Free Essay about Walt Whitman and His Work Literary Analysis

Published: 2022-02-18 21:24:19
Free Essay about Walt Whitman and His Work Literary Analysis
Type of paper:  Essay
Categories: Poem Walt Whitman
Pages: 4
Wordcount: 906 words
8 min read
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Whitman's essays have been a significant contribution towards world realism and transcendentalism over the past decades. With the ability to include both views in his essays, he was the most influential essayist in American culture and history. Apart from being an essayist, Whitman was also a poet and a journalist hence famously known as "father of free verse." He is well remembered for his poem, "Leaves of Grass" that triggered the unresponsive American public giving him a national bard (Harding, 23). It was a nice injection to the poetic veins of America. According to studies, Whitman received inspirations from Emerson's essays dating back in 1844.

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Under a closer review, Whitman tried to touch all the sections of life ranging from romance, family life, and sexuality. It is a great benefit to the American people at that time. As a unique poet, his voice of production did not depend on models derived from the English literature. He addressed central premises like romance that changed the moral behaviors of Americans. As a single product, his poem "Leaves of Grass," attained six editions termed as deathbed editions. Several works of Whitman must be recognized in American lifetime; they include; Drum-Taps, Sequel to Drum-Taps, Memoranda During the War, and Complete Prose Works (Groak, 26).

Despite many Americans venturing into poetry and journalism, Whitman's work always remains a significant point of reference. It is the foundation of great productions that have made America more popular in the world. The works make the ninetieth century more memorable. The most important of all, all his actions reflected the realities and laws that are deep in the human soul. As such, modern literature should reshape the strategies to reach the ancient standards.

Summary of the Walt's poem "To a Stranger"

The persona uses the poem to address a stranger who seems to be passing by him in a street. The speaker believes that he and the stranger whose gender has not been defined have met with each other in another life. He is keen to remind the stranger of the various experiences they went through, the things they shared and how close their relationship was. They had grown together eating and sleeping in the same place which made their emotional bond to match their physical companionship. According to the speaker, the two are currently strangers making the old shared memories a hint of their closeness. They pass each other without saying a word to one another although they silently exchange sentiments remembering how close they were in the other life. The speaker concludes the poem concludes by saying that he cannot have a conversation with the stranger in their current life. He can only harbor nostalgic thoughts about the stranger hoping that an opportunity will arise for them to meet and re-ignite the memory of their relationship. The speaker has put an effort to keep his spiritual connection with the stranger alive.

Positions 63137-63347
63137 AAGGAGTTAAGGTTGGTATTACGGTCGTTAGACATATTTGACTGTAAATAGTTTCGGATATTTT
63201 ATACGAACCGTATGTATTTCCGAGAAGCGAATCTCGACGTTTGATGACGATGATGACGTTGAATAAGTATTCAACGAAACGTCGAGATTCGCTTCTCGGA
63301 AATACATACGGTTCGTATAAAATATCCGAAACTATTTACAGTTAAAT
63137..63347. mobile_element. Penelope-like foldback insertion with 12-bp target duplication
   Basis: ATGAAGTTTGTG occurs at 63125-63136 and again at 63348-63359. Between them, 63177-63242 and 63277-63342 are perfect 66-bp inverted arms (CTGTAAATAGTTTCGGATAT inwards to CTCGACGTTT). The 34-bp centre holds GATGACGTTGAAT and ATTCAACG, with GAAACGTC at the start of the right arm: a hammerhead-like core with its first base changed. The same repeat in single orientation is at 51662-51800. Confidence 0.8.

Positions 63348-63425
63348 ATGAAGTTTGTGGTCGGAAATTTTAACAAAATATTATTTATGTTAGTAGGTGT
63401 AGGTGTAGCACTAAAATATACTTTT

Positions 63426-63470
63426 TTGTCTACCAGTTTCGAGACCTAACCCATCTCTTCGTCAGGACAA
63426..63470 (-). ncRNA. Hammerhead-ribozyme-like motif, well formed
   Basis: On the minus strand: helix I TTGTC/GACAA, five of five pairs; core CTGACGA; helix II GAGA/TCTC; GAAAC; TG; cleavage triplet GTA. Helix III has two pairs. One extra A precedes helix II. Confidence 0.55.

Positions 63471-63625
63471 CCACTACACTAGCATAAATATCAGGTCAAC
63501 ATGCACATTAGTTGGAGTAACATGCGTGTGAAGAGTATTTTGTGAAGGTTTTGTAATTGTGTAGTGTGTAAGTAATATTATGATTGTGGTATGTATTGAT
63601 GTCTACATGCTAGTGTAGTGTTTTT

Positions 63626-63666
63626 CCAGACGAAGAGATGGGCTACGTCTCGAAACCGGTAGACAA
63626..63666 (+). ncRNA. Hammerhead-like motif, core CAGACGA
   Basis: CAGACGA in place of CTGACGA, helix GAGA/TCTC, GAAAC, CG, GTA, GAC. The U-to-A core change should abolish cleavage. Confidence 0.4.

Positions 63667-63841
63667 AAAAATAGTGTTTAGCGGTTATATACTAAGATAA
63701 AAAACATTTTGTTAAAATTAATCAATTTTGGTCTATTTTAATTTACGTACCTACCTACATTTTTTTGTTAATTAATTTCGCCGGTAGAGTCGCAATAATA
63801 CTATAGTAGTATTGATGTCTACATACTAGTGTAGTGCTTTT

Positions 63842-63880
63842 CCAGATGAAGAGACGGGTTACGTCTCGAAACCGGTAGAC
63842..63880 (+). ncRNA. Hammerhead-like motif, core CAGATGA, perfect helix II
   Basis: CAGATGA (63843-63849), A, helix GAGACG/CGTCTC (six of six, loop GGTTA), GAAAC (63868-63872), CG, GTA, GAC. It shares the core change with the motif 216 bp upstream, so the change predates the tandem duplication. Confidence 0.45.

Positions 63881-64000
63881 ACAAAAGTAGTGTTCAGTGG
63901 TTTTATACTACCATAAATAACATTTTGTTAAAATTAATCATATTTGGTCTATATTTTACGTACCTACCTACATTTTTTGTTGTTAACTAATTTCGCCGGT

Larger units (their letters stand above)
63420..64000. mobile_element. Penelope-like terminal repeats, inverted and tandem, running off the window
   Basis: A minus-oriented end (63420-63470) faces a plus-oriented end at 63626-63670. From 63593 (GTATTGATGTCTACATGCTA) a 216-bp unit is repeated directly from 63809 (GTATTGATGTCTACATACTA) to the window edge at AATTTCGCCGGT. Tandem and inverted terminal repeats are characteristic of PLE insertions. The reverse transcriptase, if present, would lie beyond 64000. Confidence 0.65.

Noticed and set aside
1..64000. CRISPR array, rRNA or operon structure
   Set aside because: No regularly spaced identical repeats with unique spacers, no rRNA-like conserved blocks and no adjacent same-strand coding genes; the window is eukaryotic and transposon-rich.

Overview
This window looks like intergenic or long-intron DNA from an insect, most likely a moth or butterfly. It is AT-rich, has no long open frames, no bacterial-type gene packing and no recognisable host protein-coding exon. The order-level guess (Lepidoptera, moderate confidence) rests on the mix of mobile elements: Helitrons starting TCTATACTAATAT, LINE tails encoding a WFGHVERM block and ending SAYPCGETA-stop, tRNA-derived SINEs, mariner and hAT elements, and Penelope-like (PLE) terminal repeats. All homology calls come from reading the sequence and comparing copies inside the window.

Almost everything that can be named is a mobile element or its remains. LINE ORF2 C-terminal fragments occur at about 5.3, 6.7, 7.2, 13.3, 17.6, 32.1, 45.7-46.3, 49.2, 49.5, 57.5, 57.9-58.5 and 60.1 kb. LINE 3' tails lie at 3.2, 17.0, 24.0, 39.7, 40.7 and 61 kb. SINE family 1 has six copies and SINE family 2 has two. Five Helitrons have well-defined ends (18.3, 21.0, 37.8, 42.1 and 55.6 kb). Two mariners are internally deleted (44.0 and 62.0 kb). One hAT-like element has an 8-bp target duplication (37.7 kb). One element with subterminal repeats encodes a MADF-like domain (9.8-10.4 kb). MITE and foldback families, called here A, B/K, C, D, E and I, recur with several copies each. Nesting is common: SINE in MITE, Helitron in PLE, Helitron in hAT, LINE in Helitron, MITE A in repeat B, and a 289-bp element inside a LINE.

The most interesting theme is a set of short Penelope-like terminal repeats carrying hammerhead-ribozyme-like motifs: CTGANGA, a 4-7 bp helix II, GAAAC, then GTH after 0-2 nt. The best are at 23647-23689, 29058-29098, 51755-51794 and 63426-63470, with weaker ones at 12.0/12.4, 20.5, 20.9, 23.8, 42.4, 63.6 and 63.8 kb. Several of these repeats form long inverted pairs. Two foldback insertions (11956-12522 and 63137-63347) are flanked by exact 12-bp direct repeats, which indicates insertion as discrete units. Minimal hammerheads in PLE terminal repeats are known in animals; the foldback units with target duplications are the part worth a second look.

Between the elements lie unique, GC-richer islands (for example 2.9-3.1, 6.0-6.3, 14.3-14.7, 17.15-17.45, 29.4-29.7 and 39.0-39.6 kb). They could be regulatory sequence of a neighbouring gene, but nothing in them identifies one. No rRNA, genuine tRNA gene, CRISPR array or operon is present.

Analysis of the poem

As one of America's most prominent contributors of realism, Whitman's poem reflect the real world that people live in. First, his poem adopts a free verse writing style which is a common phenomenon in his poems. The poem's structure takes one stanza with ten lines and the poet utilizes the signature list format to highlight the connection between the persona and the stranger for instance when he says, "...you give me pleasure of your eyes, face, flesh, as we pass, you take my beard, breast, hands in return," (To a stranger line 7). Whitman utilizes the list style by outlining the physical assets in an effort to reveal the connection that exist between the body and soul, which is common theme in his works. He uses the ideas of transcendentalism as a strategy of giving prominence of the connection which exists between the external body and nature.

'To a Stranger' poem bears thematic resemblance to his earlier poem "To You," in which he reveals his astonishment on the society's norm of polite reservation towards strangers. In the poem "To You," Whitman wonders why social norms does not allow strangers to address each other even when the parties are willing to do so whereas in "To a Stranger," he uses the speaker to indicate a silent connection between the parties involved because they shared a life. However, the speaker is keen not to address the stranger because of their current status, they are strangers. Instead, he retreats and hopes that their spiritual connection which they share will lead them to a physical connection in different life from the present one.

Whitman glorifies his democratic ideology by leaving the gender identity of the stranger undefined. His style allows the stranger to represent any person in the real life, creating an identity ambiguity which reveals his kindness towards humanity. The speaker's voice could be representing the poet's personal opinions towards the subject matter. However, the use of a democratic self allows Whitman to create a connection with the poem's readers as they can relate it to their real lives. Like in most of his poems, Whitman has treated the reader as a character in "To a Stranger" to enable him to achieve his poetic goal of using a poem a democratizing force.


Work cited

Academy of American Poets. To a Stranger poem Walt Whitman (1819-1892) accessed from https://m.poets.org/poetsorg/poem/to-a-stranger

Groak, Jan. Canon vs. culture: Reflections on the current debate. Routledge, 2013. 23-48.

Harding, Brian. American Literature in Context: 1830-1865. Routledge, 2016. 23-28.

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